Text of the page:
On Feb. 25, President Joe Biden announced his Supreme Court nominee, Judge Ketanji Brown Jackson, to replace Justice Stephen Breyer, who is retiring. Brown Jackson is a historic pick: If confirmed, she would be the first Black woman and the first public defender to sit on the court.
Brown Jackson is a magna cum laude Harvard/Radcliffe graduate, a member of the Harvard Law Review, a former clerk for three federal judges and author of roughly 600 opinions. She’s tried cases as a lawyer, presided over criminal and civil cases as a judge and served on the bench for almost nine years—more than Justices Roberts, Kagan, Thomas and Barrett combined.
To better understand the magnitude of this nomination, what Brown Jackson would add to the Supreme Court and the challenges she may face in confirmation, CU Boulder Today sat down with Suzette Malveaux, a professor of civil rights law at the University of Colorado Law School.
Just how historic is this nomination?
This is an incredibly historic pick. As the first Black female nominee to sit on the highest court of the land, Judge Ketanji Brown Jackson would be breaking one of the most impenetrable glass ceilings in our country’s history. In the Supreme Court’s 233-year history, there have been 115 justices, 108 of which have been white men. There have been only four white female justices, two African-American justices, and one Latina justice.
While white men make up only 30% of the population, they make up 70% of the federal judiciary. By contrast, only 2% of our federal judges have been Black women. Selecting a Black woman for the Supreme Court is long overdue, and after over two centuries of exclusion, it is time to change that.
The selection of Brown Jackson would also be historic in that it would shift the gender balance on the court to include four women justices. Four out of nine female justices starts to better reflect America.
How does Brown Jackson’s background as a public defender also differentiate her from other justices?
Brown Jackson’s experience as a federal public defender also makes this a historic pick. There has never been a federal public defender on the Supreme Court. The last time there was a justice who represented criminal defendants was Justice Thurgood Marshall in 1967.
Brown Jackson’s experience is important because she has represented some of the most vulnerable members of our society and can bring unique insights to bear. Moreover, her own uncle got caught up in the criminal justice system, which offers her an important lens through which to see the criminal justice system.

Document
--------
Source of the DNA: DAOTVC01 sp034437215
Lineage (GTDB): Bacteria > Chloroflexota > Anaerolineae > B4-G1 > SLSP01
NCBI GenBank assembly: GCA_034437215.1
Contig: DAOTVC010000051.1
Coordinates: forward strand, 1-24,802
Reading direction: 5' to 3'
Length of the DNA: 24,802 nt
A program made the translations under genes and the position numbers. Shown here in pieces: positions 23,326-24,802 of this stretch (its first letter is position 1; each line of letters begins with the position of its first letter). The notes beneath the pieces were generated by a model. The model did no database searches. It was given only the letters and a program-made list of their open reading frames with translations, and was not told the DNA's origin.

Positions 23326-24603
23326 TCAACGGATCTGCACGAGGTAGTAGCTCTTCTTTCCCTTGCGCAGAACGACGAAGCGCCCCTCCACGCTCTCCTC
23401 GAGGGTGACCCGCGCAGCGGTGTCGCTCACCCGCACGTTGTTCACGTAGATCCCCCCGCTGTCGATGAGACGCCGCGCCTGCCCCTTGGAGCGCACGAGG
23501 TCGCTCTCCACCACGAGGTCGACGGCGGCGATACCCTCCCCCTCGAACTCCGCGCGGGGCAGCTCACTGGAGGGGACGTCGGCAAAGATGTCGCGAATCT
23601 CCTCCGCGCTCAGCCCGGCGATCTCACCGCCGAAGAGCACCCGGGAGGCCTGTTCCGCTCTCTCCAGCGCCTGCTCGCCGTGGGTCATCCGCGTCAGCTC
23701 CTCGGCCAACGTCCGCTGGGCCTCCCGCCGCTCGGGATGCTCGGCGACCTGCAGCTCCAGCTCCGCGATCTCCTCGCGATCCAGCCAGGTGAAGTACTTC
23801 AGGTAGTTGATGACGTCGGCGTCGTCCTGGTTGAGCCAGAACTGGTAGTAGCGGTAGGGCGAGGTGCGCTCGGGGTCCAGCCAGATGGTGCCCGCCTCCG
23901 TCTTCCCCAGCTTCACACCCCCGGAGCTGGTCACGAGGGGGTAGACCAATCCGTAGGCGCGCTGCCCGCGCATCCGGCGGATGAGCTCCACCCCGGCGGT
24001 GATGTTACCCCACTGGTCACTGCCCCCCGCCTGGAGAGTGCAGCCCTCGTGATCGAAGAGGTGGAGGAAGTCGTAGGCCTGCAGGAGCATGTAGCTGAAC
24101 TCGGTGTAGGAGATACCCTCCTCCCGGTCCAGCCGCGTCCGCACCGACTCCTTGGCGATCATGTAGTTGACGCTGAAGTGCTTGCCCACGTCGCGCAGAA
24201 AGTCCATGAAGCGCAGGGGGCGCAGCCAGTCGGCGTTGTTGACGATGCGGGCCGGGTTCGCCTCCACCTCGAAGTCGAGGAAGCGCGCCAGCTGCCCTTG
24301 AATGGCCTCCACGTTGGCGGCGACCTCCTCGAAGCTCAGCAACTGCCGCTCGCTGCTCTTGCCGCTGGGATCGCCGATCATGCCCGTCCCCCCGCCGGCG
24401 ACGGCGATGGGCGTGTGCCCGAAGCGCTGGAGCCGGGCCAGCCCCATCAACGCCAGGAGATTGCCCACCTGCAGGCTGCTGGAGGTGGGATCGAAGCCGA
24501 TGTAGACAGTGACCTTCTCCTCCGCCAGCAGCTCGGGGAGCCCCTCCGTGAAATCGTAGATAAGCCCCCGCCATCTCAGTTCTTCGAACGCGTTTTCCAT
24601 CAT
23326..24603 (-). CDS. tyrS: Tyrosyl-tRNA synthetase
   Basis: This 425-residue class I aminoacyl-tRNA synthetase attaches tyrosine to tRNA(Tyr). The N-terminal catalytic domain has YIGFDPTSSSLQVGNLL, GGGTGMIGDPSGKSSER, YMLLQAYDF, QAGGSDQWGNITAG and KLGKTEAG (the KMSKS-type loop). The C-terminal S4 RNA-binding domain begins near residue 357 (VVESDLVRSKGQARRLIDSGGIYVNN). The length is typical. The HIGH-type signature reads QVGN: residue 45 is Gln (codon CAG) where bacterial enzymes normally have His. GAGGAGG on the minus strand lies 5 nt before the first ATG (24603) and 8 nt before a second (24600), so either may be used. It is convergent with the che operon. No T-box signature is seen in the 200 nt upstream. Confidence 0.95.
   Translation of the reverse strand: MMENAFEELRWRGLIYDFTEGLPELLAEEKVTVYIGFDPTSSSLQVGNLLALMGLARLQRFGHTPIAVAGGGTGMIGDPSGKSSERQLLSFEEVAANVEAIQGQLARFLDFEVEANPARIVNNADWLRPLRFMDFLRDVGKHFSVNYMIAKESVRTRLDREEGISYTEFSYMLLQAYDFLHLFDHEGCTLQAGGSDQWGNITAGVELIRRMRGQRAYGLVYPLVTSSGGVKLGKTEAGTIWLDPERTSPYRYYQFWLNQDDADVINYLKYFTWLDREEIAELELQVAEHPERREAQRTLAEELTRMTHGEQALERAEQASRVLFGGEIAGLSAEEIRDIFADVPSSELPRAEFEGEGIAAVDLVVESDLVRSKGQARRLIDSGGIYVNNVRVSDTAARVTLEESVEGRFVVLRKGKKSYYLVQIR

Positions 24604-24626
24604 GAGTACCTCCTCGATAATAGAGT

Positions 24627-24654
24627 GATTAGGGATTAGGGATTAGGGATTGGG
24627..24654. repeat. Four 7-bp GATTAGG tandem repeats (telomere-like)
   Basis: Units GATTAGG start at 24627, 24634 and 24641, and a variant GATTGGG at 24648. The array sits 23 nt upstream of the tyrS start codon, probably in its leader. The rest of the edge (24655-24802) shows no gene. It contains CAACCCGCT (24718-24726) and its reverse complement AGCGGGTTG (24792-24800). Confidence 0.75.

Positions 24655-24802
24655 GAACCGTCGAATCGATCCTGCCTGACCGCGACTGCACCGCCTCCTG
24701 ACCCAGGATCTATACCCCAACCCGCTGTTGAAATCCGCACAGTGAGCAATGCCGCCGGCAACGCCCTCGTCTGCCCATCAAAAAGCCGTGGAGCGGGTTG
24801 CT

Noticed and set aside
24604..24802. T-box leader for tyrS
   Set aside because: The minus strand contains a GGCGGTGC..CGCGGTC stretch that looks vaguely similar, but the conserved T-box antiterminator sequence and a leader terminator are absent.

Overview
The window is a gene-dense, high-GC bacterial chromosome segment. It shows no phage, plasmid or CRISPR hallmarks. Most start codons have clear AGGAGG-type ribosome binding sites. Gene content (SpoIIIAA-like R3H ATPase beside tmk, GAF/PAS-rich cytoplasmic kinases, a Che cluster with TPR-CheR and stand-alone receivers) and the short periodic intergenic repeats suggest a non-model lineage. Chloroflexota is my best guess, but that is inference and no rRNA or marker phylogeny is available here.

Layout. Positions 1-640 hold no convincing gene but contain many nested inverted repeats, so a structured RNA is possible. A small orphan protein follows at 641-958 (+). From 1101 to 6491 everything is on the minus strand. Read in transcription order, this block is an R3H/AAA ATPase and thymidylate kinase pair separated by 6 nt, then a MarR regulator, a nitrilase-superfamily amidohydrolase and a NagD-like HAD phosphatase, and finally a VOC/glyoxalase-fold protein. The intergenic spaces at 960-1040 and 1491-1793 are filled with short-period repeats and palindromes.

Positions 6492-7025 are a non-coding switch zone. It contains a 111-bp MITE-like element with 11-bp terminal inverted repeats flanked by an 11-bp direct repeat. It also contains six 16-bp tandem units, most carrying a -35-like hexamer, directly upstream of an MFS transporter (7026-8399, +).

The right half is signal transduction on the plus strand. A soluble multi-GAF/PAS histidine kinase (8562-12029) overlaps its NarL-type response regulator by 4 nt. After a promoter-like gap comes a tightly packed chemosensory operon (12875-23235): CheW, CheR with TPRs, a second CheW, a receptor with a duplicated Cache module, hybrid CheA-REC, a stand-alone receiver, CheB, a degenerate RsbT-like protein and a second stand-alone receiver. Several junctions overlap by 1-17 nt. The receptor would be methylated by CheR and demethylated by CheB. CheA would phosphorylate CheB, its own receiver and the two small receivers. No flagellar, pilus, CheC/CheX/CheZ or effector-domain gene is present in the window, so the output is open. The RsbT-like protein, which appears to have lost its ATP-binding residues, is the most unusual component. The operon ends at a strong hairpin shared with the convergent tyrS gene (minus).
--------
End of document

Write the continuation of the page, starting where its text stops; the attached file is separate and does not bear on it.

Brown Jackson also has family in law enforcement: Her brother and uncles served as police officers, and her brother has served in the military. The Fraternal Order of Police has endorsed her, and she has served on the U.S. Sentencing Commission. All these experiences give Brown Jackson the advantage of being able to appreciate very complex and difficult criminal law issues, which is especially important today.
Brown Jackson has also been open about her personal background, why is that important now more than ever?
I think people are yearning for leaders who they can relate to. Many people just want to be heard and seen by those who occupy some of the most coveted positions of power and shape our lives every day. Sharing her experience as a working mom, a child of parents who were public high school teachers, a person with family on both sides of the criminal justice system makes her more relatable. That offers Americans the hope and confidence that when she’s caucusing with the other eight justices behind closed doors, there’s someone “in the room where it happens” who understands.
Could Brown Jackson’s race be a hurdle in her confirmation process, as it was during her appointment to the U.S. Court of Appeals for the D.C. Circuit?
Research shows when you bring together people with different life experiences and viewpoints, you get higher quality analysis and better outcomes. This may seem obvious, but everyone has a race and everyone brings that into chambers with them. Everyone has life experiences that inform their understanding of the world. Certainly, Brown Jackson’s life as a Black woman will enrich the conversations and make them more inclusive in important and powerful ways.
How could Brown Jackson’s confirmation to the Supreme Court impact the court’s decisions in divisive cases (i.e., abortion, voting)?
Given that Brown Jackson would be replacing Breyer, with whom she clerked, she would not disturb the general 6-3 conservative/liberal split often used to characterize the court’s decisions. While she would surely participate in decisions that many consider divisive, the good news is that Brown Jackson is a consensus builder. In fact, she has already received bi-partisan approval from the Senate three times (two unanimously). She has the kind of temperament and integrity that ensures she will give thoughtful consideration to each decision she makes, and that she will follow the law.